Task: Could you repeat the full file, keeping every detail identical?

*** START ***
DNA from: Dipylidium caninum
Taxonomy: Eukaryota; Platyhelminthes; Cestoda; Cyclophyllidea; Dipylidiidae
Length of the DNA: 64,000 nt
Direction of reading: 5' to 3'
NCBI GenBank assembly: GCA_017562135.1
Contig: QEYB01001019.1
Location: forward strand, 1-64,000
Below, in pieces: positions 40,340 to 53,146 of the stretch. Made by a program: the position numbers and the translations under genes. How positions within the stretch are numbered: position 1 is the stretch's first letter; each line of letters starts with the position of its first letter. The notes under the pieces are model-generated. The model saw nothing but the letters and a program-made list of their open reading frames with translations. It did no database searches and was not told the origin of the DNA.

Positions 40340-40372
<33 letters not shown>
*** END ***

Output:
DNA from: Dipylidium caninum
Taxonomy: Eukaryota; Platyhelminthes; Cestoda; Cyclophyllidea; Dipylidiidae
Length of the DNA: 64,000 nt
Direction of reading: 5' to 3'
NCBI GenBank assembly: GCA_017562135.1
Contig: QEYB01001019.1
Location: forward strand, 1-64,000
Below, in pieces: positions 40,340 to 53,146 of the stretch. Made by a program: the position numbers and the translations under genes. How positions within the stretch are numbered: position 1 is the stretch's first letter; each line of letters starts with the position of its first letter. The notes under the pieces are model-generated. The model saw nothing but the letters and a program-made list of their open reading frames with translations. It did no database searches and was not told the origin of the DNA.

Positions 40340-40372
<33 letters not shown>